HARBIN, China -- So what if the sun sets at 4 p.m.?
All the better to see the Statue of Liberty, the Great Wall and other wonders reproduced in psychedelically lighted ice at the Harbin Ice Lantern Festival in China's remote, frigid northeast.
These are no banquet-table ice swans. Made of blocks chainsawed from the frozen Songhua River, copies of the U.S. Capitol, an onion-domed Russian church and other sights stand up to 40 feet tall and fill a city square. Neon tubes of purple, pink, blue and green glow inside.
The January-to-March festival is the centerpiece of winter activities that have turned Harbin, renowned as one of the coldest places in China, into an offbeat tourist attraction.
Vacationing in Harbin, capital of Heilongjiang Province across the Russian border from Siberia, is not for the faint of heart.
In winter, it's rarely warmer than 5 degrees. After the last rays of the seven daylight hours fade, temperatures can fall to 20 below zero, and that doesn't include windchill. The airport even has changing rooms to suit up in snow gear before plunging into the cold.
But for visitors swaddled in parkas and layers of sweaters and long underwear that make walking a chore, this city where Chinese, Russian and Korean cultural influences overlap offers a unique combination of winter delights.
Most famous is the Ice Lantern Festival. Sculpted ice lanterns are a 300-year-old Manchurian tradition. They once were lighted by candles. The modern version, with neon lights and scenes ranging from London's Big Ben to the ancient terra cotta warriors of the Chinese Emperor Qin, draws thousands of Chinese and foreign tourists.
In between visits to Russian churches, sleigh rides on the Songhua and dinner at a Korean restaurant, visitors can watch daring locals take a brief, bracing swim in holes chopped through the river ice.
At the Harbin Snow Sculpture Contest, competitors with knives and saws carve 7-foot-high blocks of snow into animals, mythical figures and copies of artworks. Spectators pay to stand shivering on a frozen lake, watching teams of sculptors who have come from as far away as Britain, Malaysia and the United States.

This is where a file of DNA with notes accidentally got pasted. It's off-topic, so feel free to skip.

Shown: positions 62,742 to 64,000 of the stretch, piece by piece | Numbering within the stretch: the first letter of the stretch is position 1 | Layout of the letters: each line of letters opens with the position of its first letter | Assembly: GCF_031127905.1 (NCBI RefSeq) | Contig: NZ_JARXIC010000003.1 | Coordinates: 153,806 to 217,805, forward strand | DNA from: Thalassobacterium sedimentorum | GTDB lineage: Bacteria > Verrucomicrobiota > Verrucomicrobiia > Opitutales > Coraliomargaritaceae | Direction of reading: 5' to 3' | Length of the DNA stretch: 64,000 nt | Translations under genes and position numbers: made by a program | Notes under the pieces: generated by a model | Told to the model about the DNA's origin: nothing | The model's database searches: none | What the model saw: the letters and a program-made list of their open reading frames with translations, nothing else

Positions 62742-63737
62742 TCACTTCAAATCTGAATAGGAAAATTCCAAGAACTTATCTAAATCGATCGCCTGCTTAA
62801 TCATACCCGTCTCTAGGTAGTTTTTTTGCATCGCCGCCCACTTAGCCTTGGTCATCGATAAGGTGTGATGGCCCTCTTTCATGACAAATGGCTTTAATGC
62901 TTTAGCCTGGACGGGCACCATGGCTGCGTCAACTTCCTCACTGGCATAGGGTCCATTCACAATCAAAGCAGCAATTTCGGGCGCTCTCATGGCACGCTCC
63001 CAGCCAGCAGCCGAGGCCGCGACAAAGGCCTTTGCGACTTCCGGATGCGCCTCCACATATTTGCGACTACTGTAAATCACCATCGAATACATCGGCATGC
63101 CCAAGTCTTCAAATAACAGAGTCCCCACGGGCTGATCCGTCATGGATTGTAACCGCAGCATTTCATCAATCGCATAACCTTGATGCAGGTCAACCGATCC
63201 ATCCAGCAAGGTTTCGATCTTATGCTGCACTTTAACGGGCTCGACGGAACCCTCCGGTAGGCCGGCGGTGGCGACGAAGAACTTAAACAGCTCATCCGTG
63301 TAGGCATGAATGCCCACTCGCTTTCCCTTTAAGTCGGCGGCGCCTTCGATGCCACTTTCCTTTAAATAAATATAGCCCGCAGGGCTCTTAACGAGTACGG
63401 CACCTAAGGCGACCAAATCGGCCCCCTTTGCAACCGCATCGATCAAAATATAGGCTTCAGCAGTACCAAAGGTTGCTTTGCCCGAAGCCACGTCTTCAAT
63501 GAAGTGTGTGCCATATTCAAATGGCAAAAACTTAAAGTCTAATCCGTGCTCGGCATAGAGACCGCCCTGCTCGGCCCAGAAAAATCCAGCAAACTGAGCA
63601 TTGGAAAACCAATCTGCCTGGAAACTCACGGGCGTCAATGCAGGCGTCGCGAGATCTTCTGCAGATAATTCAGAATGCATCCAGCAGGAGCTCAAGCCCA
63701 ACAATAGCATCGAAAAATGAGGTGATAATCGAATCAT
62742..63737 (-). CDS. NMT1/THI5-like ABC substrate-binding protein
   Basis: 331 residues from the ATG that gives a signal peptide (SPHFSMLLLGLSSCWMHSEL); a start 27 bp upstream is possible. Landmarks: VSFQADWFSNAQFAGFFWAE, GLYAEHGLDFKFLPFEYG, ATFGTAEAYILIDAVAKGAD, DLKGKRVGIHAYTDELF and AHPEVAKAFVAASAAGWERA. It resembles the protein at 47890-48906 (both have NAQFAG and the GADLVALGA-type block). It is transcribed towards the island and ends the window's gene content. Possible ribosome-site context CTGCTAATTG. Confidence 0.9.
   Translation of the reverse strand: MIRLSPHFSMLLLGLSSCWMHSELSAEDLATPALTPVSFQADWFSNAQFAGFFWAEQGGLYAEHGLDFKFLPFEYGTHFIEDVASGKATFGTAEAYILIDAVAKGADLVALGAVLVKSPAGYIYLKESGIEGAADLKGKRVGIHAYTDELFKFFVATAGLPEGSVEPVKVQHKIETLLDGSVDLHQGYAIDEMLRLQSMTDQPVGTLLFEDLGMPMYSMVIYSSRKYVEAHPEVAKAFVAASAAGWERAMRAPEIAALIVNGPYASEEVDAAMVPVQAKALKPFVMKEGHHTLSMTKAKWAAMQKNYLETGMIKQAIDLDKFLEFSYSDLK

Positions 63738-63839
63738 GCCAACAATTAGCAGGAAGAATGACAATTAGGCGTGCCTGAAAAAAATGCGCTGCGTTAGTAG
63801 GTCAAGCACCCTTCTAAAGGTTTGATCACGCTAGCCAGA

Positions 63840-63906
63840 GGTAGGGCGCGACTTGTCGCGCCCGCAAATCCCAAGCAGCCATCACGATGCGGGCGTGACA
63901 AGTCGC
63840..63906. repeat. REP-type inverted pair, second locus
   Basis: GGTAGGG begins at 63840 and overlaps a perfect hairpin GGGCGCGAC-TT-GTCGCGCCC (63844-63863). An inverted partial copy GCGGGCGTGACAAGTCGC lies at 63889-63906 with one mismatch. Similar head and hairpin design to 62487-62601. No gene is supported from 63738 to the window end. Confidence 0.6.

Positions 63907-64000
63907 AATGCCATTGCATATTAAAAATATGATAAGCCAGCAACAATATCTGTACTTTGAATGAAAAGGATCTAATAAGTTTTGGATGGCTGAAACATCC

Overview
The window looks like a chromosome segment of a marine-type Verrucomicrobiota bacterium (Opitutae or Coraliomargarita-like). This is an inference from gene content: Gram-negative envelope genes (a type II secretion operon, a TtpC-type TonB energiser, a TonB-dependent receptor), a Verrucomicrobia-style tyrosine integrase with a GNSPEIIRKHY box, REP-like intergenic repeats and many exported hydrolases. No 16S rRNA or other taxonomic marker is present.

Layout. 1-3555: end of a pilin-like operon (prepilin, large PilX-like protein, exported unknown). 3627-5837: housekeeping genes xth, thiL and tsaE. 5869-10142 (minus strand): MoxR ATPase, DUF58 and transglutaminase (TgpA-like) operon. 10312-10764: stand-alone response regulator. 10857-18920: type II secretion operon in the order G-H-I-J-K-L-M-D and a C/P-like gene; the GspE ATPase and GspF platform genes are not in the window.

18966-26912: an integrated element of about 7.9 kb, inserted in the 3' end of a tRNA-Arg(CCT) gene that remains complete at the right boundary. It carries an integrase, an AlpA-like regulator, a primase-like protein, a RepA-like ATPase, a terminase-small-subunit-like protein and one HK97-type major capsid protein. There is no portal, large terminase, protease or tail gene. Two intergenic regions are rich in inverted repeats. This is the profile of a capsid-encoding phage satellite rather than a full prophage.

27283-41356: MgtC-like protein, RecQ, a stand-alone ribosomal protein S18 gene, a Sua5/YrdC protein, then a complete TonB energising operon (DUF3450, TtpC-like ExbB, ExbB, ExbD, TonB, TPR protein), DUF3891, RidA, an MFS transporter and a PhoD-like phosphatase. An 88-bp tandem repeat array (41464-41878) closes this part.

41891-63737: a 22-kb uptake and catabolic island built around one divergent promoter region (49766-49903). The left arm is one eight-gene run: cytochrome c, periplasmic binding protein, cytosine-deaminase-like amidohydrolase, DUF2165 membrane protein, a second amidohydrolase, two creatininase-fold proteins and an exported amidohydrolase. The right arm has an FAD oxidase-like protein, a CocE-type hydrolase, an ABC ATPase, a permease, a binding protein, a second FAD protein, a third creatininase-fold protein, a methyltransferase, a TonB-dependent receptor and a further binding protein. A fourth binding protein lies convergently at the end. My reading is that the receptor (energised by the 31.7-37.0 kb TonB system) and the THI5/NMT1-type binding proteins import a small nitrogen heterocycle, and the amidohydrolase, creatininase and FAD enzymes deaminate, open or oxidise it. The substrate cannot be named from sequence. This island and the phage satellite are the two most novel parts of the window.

"They invited us. They're eager to have Americans participate," said Eric Olsen of Portland, Ore., a member of a four-man U.S. team carving a scene of a Viking surrounded by trees.
On Sun Island, north of Harbin, the Siberian Tiger Park has about two dozen of the world's 500 remaining Siberian, or Manchurian, tigers -- thick-necked, muscular versions of their tropical Bengal cousins.
Buses carry visitors into a grassy enclosure of a few acres surrounded by a fence 15 feet tall. The buses toot their horns to rouse the big cats from where they nap on the frozen ground, breathing steam in the chilly air.
Feeding time at the park is a crowd pleaser. Visitors can pay to have meat thrown to the tigers, who are capable of swallowing a slab of beef the size of an airline pillow in a single bite. Prices range from 40 yuan ($5) for beef or a live chicken to 5,000 yuan ($600) for a deer.
A more somber stop is a museum on the horrors of wartime Japanese biological weapons research. The 731 Division of the Japanese Imperial Army killed Chinese, Soviet and other captives in germ warfare tests at its base on the outskirts of Harbin. The two-room museum has documents, photographs and dioramas depicting the mistreatment of prisoners.
In Harbin, the Russian imprint is everywhere, from the green domes of St. Sophia's Church to restaurants where tea is served Russian-style -- in glasses instead of Chinese cups. Churches, banks and "gingerbread" houses built by refugees from the Russian Revolution of 1917 have given the city the name Little Moscow.
The Russian presence stretches back to 1896, when the czarist government built a railroad through Harbin. After World War II, the city was a center for Soviet-style heavy industry.
Russian buildings from the 1920s have been restored and repainted in their original pastels. It gives the city center an antique, eastern European air.
It also makes Harbin one of the few places in China where urban renewal has meant capitalizing on classic architecture instead of bulldozing it.
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